Spring in New England
New Englanders are a reserved bunch. My sister-in-law down South moved to a new home at the same time I moved to where I live now. Within a week, she had five pies on her doorstep. Here, it took me three months to meet my first neighbor.
Which is why spring in New England is so important. It’s the time of year when we get a little giddy, when we throw caution to the wind, when our faith through the dark winter days is rewarded. This morning I drove past a house I’ve gone by almost every single day since September, a tiny nondescript ranch a long way from better times. But I’m not sure I’ve ever really seen it before today, when the front yard was a riot of color, brilliant sunshine yellow daffodils against the bright pink of cherry blossoms.
Someone had to plant each one of those bulbs, digging down into the hardening earth, had to imagine how the flowers would look against a tree decked in its finest. I hope the thought gave them a quiet chuckle, hope it helped them get through what seemed like an endless winter. It’s a gray day here today, but I’m carrying that image with me as a promise that spring is really here, even if there’s not much evidence yet.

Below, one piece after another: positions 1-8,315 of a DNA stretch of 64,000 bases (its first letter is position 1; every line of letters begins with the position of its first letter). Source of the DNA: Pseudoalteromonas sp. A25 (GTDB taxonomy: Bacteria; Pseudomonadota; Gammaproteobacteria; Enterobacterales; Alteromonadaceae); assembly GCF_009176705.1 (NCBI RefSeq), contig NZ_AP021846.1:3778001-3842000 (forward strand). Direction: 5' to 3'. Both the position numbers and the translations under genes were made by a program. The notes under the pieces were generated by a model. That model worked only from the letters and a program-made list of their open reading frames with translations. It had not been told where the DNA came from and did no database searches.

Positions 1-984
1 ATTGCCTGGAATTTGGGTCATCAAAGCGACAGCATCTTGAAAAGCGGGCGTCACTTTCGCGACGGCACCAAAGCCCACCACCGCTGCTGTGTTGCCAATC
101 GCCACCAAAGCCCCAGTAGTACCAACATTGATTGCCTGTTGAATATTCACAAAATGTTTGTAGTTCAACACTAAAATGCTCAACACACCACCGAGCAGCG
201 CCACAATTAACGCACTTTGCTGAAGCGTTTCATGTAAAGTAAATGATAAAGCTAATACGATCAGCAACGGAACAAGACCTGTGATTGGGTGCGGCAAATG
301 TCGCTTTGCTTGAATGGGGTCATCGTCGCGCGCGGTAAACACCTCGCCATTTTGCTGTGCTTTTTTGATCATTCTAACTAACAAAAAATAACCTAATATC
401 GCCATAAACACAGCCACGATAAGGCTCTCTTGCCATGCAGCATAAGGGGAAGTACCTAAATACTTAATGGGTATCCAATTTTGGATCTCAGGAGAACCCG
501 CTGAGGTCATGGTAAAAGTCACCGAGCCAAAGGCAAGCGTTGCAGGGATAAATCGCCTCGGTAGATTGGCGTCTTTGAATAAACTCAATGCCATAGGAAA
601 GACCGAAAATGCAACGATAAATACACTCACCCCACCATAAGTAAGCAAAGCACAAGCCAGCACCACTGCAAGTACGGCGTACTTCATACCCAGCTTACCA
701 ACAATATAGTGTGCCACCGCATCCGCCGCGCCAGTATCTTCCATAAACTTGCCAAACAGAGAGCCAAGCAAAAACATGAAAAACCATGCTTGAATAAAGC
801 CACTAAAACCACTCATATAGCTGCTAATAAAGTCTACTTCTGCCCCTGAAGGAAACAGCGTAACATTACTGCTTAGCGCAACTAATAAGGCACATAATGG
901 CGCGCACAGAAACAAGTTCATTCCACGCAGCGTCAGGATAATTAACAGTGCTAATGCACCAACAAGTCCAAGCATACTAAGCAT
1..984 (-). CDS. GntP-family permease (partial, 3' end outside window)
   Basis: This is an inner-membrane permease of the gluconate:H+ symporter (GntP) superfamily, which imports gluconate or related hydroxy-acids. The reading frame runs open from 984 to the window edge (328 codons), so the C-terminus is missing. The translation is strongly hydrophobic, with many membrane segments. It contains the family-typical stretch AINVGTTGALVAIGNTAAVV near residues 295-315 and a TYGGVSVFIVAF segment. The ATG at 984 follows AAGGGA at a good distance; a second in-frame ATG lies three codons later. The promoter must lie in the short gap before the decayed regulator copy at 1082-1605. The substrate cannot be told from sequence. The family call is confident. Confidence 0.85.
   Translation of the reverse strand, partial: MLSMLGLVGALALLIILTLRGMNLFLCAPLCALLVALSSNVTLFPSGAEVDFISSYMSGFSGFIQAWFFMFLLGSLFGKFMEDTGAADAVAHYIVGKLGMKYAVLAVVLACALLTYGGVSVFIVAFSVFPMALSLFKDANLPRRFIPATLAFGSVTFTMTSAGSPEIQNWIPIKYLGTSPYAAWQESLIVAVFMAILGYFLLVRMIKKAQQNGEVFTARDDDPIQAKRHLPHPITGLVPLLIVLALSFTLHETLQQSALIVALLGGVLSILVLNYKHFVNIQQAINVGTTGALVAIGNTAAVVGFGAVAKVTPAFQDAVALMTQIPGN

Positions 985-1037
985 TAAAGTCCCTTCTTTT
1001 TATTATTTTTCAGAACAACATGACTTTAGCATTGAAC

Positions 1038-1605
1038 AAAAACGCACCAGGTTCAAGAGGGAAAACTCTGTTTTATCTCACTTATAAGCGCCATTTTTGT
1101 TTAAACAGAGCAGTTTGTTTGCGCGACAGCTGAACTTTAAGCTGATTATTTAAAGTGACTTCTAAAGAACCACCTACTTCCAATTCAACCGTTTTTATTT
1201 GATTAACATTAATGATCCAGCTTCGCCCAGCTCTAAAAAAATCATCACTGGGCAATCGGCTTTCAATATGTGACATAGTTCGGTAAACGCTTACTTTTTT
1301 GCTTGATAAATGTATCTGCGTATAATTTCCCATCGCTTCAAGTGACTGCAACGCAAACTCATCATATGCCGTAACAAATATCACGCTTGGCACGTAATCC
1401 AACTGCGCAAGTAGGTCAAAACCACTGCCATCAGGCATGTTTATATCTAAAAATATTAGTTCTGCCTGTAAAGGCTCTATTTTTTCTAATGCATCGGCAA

Because sometimes all you can do is hope for better, more brilliant times, for something lovely to awaken from the darkness.
How did you get your hands on a praying mantis egg sac? Surely that’s not indigenous. Another field trip?
They actually are native, Jan. I used to catch them as a kid (and feed them bologna — wonder what I did to their tiny little hearts) but this sac is from a local supplier.